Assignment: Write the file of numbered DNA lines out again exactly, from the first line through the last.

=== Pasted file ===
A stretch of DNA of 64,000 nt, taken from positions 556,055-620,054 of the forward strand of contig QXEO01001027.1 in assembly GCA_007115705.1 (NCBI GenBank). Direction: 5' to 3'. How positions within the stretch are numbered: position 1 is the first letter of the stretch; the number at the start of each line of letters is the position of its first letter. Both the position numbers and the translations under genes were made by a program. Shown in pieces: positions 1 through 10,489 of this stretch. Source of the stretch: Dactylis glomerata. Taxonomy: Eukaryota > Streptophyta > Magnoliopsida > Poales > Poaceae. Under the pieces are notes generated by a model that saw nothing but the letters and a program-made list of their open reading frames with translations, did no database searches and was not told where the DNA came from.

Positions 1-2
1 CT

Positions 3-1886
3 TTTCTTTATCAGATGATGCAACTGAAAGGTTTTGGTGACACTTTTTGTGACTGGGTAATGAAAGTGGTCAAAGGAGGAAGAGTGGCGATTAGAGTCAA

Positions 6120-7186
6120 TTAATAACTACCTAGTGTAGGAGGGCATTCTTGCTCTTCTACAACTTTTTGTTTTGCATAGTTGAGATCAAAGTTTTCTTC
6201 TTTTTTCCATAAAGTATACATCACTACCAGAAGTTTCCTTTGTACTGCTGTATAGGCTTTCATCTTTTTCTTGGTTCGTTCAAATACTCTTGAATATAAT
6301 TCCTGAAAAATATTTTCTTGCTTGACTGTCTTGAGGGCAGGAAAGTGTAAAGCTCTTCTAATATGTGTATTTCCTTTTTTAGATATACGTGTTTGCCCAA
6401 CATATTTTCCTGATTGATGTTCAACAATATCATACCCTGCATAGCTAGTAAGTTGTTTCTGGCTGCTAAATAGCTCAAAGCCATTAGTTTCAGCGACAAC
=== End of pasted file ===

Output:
A stretch of DNA of 64,000 nt, taken from positions 556,055-620,054 of the forward strand of contig QXEO01001027.1 in assembly GCA_007115705.1 (NCBI GenBank). Direction: 5' to 3'. How positions within the stretch are numbered: position 1 is the first letter of the stretch; the number at the start of each line of letters is the position of its first letter. Both the position numbers and the translations under genes were made by a program. Shown in pieces: positions 1 through 10,489 of this stretch. Source of the stretch: Dactylis glomerata. Taxonomy: Eukaryota > Streptophyta > Magnoliopsida > Poales > Poaceae. Under the pieces are notes generated by a model that saw nothing but the letters and a program-made list of their open reading frames with translations, did no database searches and was not told where the DNA came from.

Positions 1-2
1 CT

Positions 3-1886
3 TTTCTTTATCAGATGATGCAACTGAAAGGTTTTGGTGACACTTTTTGTGACTGGGTAATGAAAGTGGTCAAAGGAGGAAGAGTGGCGATTAGAGTCAA

Positions 6120-7186
6120 TTAATAACTACCTAGTGTAGGAGGGCATTCTTGCTCTTCTACAACTTTTTGTTTTGCATAGTTGAGATCAAAGTTTTCTTC
6201 TTTTTTCCATAAAGTATACATCACTACCAGAAGTTTCCTTTGTACTGCTGTATAGGCTTTCATCTTTTTCTTGGTTCGTTCAAATACTCTTGAATATAAT
6301 TCCTGAAAAATATTTTCTTGCTTGACTGTCTTGAGGGCAGGAAAGTGTAAAGCTCTTCTAATATGTGTATTTCCTTTTTTAGATATACGTGTTTGCCCAA
6401 CATATTTTCCTGATTGATGTTCAACAATATCATACCCTGCATAGCTAGTAAGTTGTTTCTGGCTGCTAAATAGCTCAAAGCCATTAGTTTCAGCGACAAC